I own the Oxford Limiter and love it, Way more transparant than L2, I find if you go with a medium slow attack and pretty fast release, with about 2-3 db of reduction, it is really nice, hardly noticable. It also has the "enhance" slider which tends to make the mix sound wider and "fluffier," be careful not to abuse this as it will cause a certain distortion particularly in hard hitting sounds like piano or hard male vocals, conservative use or none at all recommended. Not sure what it is actually doing to spread the sound out... Paul F. of Sony can tell you. This plug-in gets a big thumbs up from me. And buying it alone doesn't break the bank (around $400 I think)
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Pingu

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Re: new Sony Limiter
« Reply #27 on: February 10, 2006, 10:36:05 pm »

Would you guys say that this beast has surpassed the L2?


Also is a VST version in the woodwork.
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compasspnt

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Re: new Sony Limiter
« Reply #28 on: February 10, 2006, 11:00:27 pm »

Pingu wrote on Fri, 10 February 2006 22:36

Would you guys say that this beast has surpassed the L2?


Blasphemy!  If the L2 is a beast, then the Oxford is a Noble Animal.


Quote:

Also is a VST version in the woodwork?


Probably.
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AndreasN

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Re: new Sony Limiter
« Reply #29 on: February 11, 2006, 07:49:52 am »

UnderTow wrote on Thu, 09 February 2006 16:30


Look at what 3dB of limiting on a sinewave does in the L2:
http://home.casema.nl/ajohnston/limiting/



As Pingu wrote, this is indeed interesting! Couldn't actually believe my own eyes. Still don't..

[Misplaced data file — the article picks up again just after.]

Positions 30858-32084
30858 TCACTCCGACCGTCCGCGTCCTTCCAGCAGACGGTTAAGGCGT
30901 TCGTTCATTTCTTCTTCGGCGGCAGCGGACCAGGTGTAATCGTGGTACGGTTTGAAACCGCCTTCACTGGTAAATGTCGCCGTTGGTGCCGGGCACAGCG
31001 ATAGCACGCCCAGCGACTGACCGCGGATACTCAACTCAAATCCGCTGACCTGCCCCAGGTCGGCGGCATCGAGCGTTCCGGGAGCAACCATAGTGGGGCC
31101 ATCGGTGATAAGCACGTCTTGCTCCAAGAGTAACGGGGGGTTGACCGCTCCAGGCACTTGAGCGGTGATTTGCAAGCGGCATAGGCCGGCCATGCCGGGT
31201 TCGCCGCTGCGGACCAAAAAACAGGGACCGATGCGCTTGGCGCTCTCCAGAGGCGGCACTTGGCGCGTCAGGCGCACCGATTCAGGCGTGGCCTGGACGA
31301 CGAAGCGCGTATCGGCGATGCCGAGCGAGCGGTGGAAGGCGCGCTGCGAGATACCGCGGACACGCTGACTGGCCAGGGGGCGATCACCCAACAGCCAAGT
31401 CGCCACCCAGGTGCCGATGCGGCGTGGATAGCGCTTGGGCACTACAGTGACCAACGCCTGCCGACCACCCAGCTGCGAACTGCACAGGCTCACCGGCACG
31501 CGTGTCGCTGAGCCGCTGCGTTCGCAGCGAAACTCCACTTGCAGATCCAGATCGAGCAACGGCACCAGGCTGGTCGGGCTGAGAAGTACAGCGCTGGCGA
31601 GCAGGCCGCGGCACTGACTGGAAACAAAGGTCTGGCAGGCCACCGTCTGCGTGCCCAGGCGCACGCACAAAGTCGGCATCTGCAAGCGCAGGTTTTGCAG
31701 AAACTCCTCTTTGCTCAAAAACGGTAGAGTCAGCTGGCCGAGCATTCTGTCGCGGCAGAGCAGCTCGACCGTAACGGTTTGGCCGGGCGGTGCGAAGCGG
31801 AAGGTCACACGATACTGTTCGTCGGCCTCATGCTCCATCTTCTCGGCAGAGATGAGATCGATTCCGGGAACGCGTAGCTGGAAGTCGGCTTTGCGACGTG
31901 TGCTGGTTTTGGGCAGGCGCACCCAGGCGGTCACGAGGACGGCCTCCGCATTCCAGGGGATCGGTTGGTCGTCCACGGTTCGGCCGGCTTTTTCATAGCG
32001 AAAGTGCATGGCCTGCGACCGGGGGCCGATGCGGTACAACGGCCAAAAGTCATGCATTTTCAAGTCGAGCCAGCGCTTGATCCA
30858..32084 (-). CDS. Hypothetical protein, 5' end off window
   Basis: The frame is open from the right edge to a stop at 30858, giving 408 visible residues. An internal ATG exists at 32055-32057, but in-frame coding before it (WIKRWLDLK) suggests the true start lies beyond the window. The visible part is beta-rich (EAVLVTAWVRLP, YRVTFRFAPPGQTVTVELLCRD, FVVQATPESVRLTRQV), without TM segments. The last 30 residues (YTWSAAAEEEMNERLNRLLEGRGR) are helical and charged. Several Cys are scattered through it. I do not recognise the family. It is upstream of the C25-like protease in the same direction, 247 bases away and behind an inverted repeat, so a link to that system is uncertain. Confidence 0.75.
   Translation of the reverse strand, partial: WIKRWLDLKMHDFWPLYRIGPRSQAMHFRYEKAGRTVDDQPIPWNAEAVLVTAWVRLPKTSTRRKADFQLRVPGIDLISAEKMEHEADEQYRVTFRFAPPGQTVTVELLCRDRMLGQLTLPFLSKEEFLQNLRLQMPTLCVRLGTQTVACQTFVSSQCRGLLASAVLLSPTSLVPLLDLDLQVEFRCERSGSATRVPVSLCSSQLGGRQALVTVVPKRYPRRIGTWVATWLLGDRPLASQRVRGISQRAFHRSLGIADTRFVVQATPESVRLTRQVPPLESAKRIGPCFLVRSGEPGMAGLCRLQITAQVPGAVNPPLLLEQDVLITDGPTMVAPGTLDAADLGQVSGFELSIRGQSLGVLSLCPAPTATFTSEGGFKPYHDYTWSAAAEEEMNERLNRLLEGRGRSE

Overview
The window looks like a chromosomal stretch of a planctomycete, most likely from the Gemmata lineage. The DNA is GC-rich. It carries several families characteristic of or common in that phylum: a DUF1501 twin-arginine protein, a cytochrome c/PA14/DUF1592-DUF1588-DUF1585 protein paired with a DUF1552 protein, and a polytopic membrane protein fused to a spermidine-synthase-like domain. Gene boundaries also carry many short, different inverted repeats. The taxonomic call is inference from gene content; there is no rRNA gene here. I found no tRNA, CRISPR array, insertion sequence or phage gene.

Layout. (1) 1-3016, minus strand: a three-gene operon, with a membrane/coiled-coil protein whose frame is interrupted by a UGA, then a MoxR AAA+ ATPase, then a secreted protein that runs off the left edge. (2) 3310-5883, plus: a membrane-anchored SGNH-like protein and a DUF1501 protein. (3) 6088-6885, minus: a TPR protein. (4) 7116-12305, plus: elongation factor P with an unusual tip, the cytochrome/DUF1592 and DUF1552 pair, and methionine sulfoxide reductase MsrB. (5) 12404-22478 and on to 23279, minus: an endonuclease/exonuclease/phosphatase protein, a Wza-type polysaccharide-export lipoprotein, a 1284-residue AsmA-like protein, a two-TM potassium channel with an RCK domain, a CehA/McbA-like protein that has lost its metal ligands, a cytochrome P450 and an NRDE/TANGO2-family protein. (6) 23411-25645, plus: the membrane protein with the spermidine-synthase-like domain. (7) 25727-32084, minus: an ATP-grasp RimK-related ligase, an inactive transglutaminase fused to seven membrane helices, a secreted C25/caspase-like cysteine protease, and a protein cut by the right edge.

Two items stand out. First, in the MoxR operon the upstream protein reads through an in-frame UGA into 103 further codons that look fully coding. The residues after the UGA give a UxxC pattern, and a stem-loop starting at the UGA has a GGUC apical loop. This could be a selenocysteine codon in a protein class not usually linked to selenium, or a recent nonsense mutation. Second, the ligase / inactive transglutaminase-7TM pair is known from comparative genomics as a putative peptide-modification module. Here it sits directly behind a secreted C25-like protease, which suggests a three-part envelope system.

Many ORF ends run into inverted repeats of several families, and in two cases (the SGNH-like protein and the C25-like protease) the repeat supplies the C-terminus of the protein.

I've become very cautious of trusting the computer screen, especially when it comes to dealing with the representation of time discrete signals, as in sampled signals. Quick and dirty tests like this that shows such obvious errors are on my top list of sceptical subjects. If there is such an obvious error, don't you think the manufacturer of these plug ins would have noticed as well?

Loaded up the (freely downloadable) Span analyzer and played around with it, sine waves and the L2. Was at first unable to duplicate your results, until setting the window options exactly as you did.

Then I tried various frequencies. At 900Hz, there's almost nothing left of all this distortion. Looks rather nice at 1050Hz too. The display is horrible around 1000Hz!

Sound Forge's FFT showed much the same artifact. Tried null-testing and it failed at those frequencies. The remaining waveform was very low, at the level of 16 bit dither, and showed a nice sine wave cycling up and down in amplitude. Another hint of discrete sample point weirdness.

But the null test did not fail exact integers of the sampling rate. Ie, at 1102.5Hz or 551.25Hz, the original and L2 processed waves nulled completely!

This stuff only happens when the L2 (or L3) as active though, the display is as clean as can be when the threshold is too high to affect the signal. So there must be something happening, but I'm not sure if it's creating distortion or not.


This is way beyond my head, especially first thing in the morning! Think it's got something to do with the shortcoming of FFT. This link was interesting:  http://www.steema.com/FFTProp/FFTProperties/FFTProperties.ht m but I can't mesh that info with these tests right now, my brain is hung ower at the moment. Razz

Someone with the knowledge of FFT's, sines, processing and sample points care to step up and explain?


Andreas


EDIT: Did another test on this weird limiter behaviour. Viewed the DAC outputs on an oscilloscope, one channel being the clean sinewave and the other with the L2 engaged as you did in the test, 3dB limiting. No difference.